Esther Feinstein

The Teenage Daughter I Never Had

Words from the heart penetrate the heart

It was a few years after her absence, but my heart couldn’t stop thinking of her and where she was going. I wished that I could go back in my memories, replace the wrong word for the right one, and keep showing this young lady that I cared.

I might have been her rebbetzin (rabbi’s wife), and she, my congregant, but to her, I was her older friend who came running when she was in need, and to me, she was the teenage daughter that I never had.

As with most mothers and daughters’ arguments, there is this battle of which direction she should take or how she should steer herself, and I felt many times like most teenage mothers: completely emotionally drained.

I wanted to help her with life, family, marriage, and peace of mind. I remember scribbling up lists for her and her husband to do equal chores to share and hoping with bated breath that some good will come of it.

I was worried about her marriage and tired of her husband sleeping on our couch and no solution in sight. I gently tried to explain this to her in our weekly get-togethers, but it seemed that she was only half-listening. Instead, she would fantasize about being free of all responsibility.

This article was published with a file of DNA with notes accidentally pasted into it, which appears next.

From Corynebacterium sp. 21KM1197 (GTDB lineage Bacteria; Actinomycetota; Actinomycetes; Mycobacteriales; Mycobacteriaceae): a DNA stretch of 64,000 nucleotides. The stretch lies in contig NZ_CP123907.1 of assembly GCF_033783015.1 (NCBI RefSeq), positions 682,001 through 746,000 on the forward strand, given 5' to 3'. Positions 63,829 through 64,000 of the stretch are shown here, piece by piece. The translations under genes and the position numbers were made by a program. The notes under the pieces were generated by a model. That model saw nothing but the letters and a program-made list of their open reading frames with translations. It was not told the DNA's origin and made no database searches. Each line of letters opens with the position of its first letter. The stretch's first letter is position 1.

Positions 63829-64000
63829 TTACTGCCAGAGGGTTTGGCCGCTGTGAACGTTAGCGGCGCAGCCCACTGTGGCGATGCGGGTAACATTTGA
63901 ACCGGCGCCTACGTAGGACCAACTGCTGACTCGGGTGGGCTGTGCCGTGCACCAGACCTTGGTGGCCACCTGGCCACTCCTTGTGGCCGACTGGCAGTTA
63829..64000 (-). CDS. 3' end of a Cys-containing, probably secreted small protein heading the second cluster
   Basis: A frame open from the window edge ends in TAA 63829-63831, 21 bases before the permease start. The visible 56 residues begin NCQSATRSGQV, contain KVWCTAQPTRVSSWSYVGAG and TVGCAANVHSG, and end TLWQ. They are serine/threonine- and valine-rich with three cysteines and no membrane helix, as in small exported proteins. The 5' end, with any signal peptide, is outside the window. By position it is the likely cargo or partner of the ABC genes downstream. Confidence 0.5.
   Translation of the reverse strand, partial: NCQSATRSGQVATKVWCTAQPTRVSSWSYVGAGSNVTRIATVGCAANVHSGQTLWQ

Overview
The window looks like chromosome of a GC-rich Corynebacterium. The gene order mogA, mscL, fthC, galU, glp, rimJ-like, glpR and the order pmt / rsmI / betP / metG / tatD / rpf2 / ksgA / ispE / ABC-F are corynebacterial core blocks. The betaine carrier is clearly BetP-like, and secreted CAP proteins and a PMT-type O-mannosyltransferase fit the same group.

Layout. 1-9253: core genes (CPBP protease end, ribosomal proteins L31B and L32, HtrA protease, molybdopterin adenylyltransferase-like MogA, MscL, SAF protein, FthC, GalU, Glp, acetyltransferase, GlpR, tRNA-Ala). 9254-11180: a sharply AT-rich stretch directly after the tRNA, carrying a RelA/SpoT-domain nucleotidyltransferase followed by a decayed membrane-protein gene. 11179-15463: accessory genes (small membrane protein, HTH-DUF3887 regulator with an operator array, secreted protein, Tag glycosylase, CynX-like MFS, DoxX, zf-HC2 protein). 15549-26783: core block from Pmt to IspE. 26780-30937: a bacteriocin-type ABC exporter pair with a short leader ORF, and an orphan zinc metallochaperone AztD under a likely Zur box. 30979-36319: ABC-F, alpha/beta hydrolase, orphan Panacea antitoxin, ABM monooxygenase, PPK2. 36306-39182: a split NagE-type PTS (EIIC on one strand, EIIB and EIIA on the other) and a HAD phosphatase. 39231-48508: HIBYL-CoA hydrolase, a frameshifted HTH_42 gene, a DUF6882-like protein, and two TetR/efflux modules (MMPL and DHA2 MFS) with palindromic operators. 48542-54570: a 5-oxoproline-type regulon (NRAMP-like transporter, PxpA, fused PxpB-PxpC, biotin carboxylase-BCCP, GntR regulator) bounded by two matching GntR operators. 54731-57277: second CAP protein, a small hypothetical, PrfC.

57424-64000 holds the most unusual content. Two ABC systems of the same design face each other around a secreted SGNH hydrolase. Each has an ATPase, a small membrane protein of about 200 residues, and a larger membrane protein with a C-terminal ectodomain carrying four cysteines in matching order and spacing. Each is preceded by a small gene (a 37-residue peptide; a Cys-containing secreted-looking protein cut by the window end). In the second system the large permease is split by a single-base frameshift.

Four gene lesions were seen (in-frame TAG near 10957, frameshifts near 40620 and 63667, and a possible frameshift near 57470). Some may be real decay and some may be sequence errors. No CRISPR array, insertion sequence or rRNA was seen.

It was because of this concern that a deep fear grabbed me as I watched her knee-deep in a shakier marriage that sunk with each argument about freedom from responsibility.

The mother within me kept popping out each week in our discussions like an over-eager jack-in-the-box that I forced to calm. I tried to show her and explain that compromising and being fully committed is the greatest gift to contribute to the hardest job of all: being a wife and a mother.

Our conversations seemed to go in circles and circles, leaving us both frustrated with no real outcome. Each quality conversation ended where she seemed to smile and nod but kept going back to her questions. Why should one stay married, and why is being a mother important?